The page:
Kazuko Suzuki <>
I taught at a university in Tokyo until I retired in 1999, specializing in contemporary British fiction. Publications: Japanese translations of novels by Penelope Lively and Bernice Rubens, and short stories by other writers; several books of reviews of novels by British writers. Along with literature, I have been greatly interested in the history of my own country, Japan--especially in its prehistoric periods. I would like to introduce Japanese culture to people in other countries and exchange ideas with them.
(English website on the Jomon Period)

Rokuo Tanaka <ro...@...nix2>
Rokuo Tanaka is a doctoral candidate at the University of Hawaii at Manoa, in Department of East Asian Language and Literatures. He has a particular interest in in traditional satiric humour and parody in Japanese literature and his thesis aims to complete a comprehensive history of comic verse in the Edo period, examining its spirit, forms and intertextuality, as well as its origins and traditions, so as to promote its accessibility to
an international audience

Regards from an already autumnal Tohoku,

Michael Watson <>

Date: Sun, 19 Aug 2001 00:51:50 -0500
From: "Anthony J. Bryant" <>
Subject: New web pages on bungo

Calling all bungo lovers!

I'm trying a new experiment... a series of web pages serving as a basic intro to Classical Japanese.

I'd love to hear any commentary (brickbats and praise are both welcome) on version 1.0, so here's the URL:

Please note that it's not finished yet, so if you have any ideas (I'm hoping to try to straighten out the tables, for one thing), let me know!


pmjs footer

Ancient East Asia, a new independent website devoted to the archaeology and
prehistory of China, Japan and Korea.

Date: Wed, 22 Aug 2001 14:12:40 -0600 (MDT)
From: Laurel Rasplica Rodd <>
Subject: Library position available

Please post:

The University of Colorado, Boulder, Libraries seek a temporary Head of
the East Asian Library for immediate appointment. The position will be for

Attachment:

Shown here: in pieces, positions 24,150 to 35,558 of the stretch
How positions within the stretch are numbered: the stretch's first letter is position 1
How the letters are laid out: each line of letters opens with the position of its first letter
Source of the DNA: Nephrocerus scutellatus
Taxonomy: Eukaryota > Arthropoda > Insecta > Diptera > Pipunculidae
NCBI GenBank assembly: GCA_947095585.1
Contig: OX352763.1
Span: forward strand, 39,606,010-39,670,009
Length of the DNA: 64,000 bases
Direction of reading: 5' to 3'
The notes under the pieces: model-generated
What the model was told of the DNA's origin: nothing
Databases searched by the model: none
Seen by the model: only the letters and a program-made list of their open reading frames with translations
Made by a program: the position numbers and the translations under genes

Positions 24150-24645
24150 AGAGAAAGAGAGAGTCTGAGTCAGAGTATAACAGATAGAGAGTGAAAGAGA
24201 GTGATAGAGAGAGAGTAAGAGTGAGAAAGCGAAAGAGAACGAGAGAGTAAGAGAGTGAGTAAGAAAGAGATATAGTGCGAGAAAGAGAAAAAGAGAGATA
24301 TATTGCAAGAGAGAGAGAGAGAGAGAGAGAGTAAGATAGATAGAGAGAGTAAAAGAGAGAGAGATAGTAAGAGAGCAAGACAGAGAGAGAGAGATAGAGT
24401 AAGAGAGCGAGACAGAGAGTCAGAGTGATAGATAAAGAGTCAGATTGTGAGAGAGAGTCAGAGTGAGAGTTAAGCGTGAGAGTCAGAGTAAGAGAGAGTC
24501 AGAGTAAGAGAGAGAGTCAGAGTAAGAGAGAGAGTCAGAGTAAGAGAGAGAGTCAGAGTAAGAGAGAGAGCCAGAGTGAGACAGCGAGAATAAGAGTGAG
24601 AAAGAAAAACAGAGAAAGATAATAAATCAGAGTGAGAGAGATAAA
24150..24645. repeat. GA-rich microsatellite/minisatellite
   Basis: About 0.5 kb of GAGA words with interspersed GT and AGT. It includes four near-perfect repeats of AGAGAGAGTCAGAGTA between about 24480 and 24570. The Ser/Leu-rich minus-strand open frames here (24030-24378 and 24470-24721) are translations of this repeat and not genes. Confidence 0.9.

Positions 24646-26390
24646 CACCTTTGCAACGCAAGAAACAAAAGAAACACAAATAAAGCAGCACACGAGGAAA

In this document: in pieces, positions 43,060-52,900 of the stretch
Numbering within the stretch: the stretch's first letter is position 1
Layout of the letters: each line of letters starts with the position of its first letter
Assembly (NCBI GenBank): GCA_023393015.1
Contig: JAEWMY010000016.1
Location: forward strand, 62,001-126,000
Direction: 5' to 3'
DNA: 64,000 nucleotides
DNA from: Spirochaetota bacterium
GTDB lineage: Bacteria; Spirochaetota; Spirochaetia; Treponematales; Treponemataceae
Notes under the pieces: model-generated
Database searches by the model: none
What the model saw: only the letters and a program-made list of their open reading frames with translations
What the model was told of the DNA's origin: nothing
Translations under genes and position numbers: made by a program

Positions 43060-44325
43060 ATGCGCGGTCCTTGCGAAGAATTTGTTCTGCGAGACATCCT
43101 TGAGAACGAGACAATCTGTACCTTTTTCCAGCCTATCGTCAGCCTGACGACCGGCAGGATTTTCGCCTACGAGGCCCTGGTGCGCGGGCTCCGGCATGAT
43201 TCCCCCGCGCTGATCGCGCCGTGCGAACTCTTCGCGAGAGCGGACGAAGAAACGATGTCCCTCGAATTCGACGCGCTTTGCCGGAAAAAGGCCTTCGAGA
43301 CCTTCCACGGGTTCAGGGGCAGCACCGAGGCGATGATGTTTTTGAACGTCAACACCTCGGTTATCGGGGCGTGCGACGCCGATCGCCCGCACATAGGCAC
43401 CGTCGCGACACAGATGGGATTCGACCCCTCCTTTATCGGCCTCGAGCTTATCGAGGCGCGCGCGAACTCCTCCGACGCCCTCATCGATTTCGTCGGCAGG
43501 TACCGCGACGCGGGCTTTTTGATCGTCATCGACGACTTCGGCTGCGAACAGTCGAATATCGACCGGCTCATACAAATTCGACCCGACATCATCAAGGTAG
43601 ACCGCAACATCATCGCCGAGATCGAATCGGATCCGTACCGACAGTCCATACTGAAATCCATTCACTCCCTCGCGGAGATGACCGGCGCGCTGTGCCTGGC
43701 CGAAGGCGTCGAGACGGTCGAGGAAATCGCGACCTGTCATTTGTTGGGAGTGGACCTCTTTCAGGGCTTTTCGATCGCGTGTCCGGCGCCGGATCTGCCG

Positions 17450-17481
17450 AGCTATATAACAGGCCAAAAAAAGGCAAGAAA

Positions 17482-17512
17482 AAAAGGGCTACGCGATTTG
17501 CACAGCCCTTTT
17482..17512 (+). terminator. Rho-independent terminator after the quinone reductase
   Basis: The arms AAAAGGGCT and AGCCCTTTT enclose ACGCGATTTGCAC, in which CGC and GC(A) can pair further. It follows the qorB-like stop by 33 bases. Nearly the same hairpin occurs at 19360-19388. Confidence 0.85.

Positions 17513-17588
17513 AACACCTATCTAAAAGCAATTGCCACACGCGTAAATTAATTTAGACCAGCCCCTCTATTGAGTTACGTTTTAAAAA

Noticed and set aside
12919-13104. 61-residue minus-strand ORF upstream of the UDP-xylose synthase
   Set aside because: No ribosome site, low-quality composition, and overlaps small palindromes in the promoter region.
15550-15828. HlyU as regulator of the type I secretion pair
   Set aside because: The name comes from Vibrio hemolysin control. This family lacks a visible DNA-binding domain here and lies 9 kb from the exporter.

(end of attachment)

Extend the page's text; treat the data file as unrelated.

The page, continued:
nine months, between 20 and 40 hours per week (to be negotiated).
Applicants with library experience will receive preference.

Requirements: Requires a command of Japanese and Chinese languages with
an emphasis on Japanese. MLS or advanced degree in East Asian studies.

Duties will include faculty liaison and collection development work,
possible copy cataloging and reference work, and supervision of one
library technician and several student assistants.

Application Process: Send letter of application specifically addressing
qualifications for the position; resume; and name, addresses and telephone
numbers of three references to Susan Anthes, Associate Director for Public
Services, University Libraries, 184 UCB, University of Colorado, Boulder,
CO 80309-0184.

The University of Colorado at Boulder is committed to diversity and
equality in education and employment.

Date: Sun, 26 Aug 2001 00:36:56 +0900
From: Michael Watson <>
Subject: Cross postings

Announcements of two new mailings lists--heaven forbid that I should tempt
you away from pmjs, of course.

I included brief mention of H-BUDDHISM already in a pmjs footer, but give
you now the long version that appeared on H-NET. Charles Muller who will be
running H-BUDDHISM has done sterling work on the web already. Note, however,
the stern reminder:

> Membership is restricted, being limited to those who hold an